This might be controversial, but I’ll call it as I see it: already, at the end of Day One, England are in a position where it will be almost impossible for them to win this Test.
At the toss, we finally got a glimpse of Heather Knight and Lisa Keightley’s Masterplan: bowl first, chuck in your most experienced quick bowlers (Katherine Brunt, Anya Shrubsole and Kate Cross), and hope for the best. With Brunt and, in particular, Shrubsole moving it around up top, it looked like it might just have been a genius move: Australia were 4 for 2 before I’d had time to boil the kettle.
When Ellyse Perry miscued a Nat Sciver bouncer to Amy Jones, who took an excellent running, diving catch (to add to her two smart grabs behind the stumps to see off Alyssa Healy and Beth Mooney), England were ecstatic.
But their celebrations proved to be premature, especially in the face of Australia’s insanely long batting line-up. Slowly, that early momentum slipped through England’s fingers – literally slipped through them, in the case of Knight and Sciver, who between them cost England 121 runs after they put down Meg Lanning and Rachael Haynes at first and second slip respectively. Australia finished the day on 327 for 7. As Syd pointed out on Twitter, no one has ever won a women’s Test where the other team have scored over 300 on first innings.
So was England’s strategy the wrong one? Selection-wise, it’s hard to know if Lauren Bell would have outbowled Brunt, Shrubsole or Cross – although I would have liked to have seen her given the chance. But I am a bit baffled by the decision to bowl first.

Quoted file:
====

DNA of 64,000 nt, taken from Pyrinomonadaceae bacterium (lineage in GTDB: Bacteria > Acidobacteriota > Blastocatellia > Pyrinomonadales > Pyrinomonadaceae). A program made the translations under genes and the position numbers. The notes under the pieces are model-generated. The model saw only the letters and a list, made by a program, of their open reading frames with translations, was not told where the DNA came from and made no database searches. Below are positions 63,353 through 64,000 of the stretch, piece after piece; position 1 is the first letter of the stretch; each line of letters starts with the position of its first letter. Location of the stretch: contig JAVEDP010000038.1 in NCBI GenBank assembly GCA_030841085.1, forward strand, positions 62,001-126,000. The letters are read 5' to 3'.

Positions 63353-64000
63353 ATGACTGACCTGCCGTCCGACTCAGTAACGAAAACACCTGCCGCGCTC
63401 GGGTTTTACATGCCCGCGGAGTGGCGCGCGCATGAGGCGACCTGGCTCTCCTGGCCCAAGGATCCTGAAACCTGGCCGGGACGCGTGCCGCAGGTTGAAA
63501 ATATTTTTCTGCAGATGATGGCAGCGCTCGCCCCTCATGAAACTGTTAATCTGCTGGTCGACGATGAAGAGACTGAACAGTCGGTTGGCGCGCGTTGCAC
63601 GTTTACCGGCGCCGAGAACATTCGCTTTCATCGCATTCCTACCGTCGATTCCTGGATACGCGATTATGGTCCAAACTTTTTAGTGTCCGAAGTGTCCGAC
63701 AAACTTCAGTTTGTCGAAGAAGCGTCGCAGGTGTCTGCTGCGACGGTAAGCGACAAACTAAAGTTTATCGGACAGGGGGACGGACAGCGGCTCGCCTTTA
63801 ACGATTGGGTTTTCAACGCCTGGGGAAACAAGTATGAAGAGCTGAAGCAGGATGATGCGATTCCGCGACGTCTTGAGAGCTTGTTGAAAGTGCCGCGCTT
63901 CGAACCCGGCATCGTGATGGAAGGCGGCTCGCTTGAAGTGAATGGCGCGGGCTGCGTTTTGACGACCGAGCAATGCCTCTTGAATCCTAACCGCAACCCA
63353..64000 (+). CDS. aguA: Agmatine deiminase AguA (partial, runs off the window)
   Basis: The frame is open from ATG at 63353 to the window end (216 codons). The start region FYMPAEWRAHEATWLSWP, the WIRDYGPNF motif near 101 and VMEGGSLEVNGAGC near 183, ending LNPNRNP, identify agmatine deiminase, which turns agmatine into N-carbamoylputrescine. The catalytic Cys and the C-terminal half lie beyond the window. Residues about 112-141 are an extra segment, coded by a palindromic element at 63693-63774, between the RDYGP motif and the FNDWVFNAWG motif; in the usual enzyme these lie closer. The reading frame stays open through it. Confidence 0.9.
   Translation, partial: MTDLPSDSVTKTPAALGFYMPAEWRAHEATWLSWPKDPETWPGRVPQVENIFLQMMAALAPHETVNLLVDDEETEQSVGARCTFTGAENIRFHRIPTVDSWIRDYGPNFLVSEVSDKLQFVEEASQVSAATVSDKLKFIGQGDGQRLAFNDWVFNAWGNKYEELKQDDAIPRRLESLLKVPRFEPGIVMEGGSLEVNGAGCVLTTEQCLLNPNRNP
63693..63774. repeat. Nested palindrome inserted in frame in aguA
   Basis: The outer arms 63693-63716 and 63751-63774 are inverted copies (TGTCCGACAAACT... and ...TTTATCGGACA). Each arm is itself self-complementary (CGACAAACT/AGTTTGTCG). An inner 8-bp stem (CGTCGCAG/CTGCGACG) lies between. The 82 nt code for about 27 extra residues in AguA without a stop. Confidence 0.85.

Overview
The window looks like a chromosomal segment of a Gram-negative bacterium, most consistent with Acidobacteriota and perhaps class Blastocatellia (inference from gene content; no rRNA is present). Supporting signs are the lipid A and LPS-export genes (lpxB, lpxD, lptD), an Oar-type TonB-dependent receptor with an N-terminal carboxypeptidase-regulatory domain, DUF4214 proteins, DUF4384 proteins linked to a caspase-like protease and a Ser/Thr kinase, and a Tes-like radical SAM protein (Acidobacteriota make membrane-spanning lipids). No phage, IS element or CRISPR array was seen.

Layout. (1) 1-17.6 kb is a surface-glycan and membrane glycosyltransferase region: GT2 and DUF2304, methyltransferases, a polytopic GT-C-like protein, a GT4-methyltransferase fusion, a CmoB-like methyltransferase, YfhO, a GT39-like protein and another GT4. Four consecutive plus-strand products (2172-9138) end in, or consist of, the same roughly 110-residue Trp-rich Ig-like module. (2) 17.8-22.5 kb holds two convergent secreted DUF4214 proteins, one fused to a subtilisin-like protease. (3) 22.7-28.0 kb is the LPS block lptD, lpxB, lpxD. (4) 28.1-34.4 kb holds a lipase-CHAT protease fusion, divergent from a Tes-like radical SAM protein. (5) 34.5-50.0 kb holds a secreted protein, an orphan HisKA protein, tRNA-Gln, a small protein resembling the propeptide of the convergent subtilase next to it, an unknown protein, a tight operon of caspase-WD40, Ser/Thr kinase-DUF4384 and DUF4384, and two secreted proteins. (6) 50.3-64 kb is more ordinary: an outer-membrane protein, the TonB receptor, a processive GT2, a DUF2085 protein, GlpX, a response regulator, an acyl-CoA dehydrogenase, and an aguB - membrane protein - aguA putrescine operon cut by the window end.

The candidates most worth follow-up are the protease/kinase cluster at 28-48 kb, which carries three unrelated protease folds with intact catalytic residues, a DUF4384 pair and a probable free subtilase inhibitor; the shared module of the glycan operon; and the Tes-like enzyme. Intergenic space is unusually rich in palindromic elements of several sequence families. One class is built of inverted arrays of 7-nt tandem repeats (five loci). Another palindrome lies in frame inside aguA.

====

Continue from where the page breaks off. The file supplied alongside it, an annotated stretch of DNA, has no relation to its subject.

This isn’t just about “the benefit of hindsight”. I’ve long argued that it’s extremely difficult to win a four-day women’s Test if you don’t bat first, and today’s events are merely a case in point. After two sessions, during which Australia scored 199 runs and lost just 3 wickets, England’s window of opportunity to control the game had all-but-closed. If they’d opted to bat, that window would (bar a horrendous collapse) have lasted a lot longer – they could have forced the pace when they chose; dug in if they’d lost a few quick wickets; and assuming they’d batted out the day, it would have been in their hands whether they came back out to bat again tomorrow.
Instead, all those decisions – including whether England’s tired bowlers have to come back out and do it all again on Day Two – are now in Lanning’s hands.
The decision to bowl first is even odder given that all the “noise” coming out of the England camp before the Test was about how challenging it is to take wickets in women’s Tests – variously blamed on pitches that are too long, batter-friendly wickets, and / or the inability to use a Dukes ball.
And so we face the first test of Australia’s own “going for the win” approach: how long will they keep batting? The truly aggressive move would, frankly, have been to have declared half an hour before the close once they’d reached 300, and given England a horrible period to negotiate. But given that they didn’t do that, they surely now have to declare overnight? 327 runs is already a VERY formidable first-innings total in the context of women’s Test cricket, and with the forecast as it is, declaring now is the only way to guarantee that they will have the time to take 20 English wickets. Plus, the pressure will all be on England, who have a big runs-deficit to overhaul before they can even think about doing anything else. (See what I mean about no longer dictating the game?)
Australia have talked a good talk over the last three Tests they’ve played about wanting to avoid yet another draw. Now’s the time for them to walk the walk as well… the question is, will they?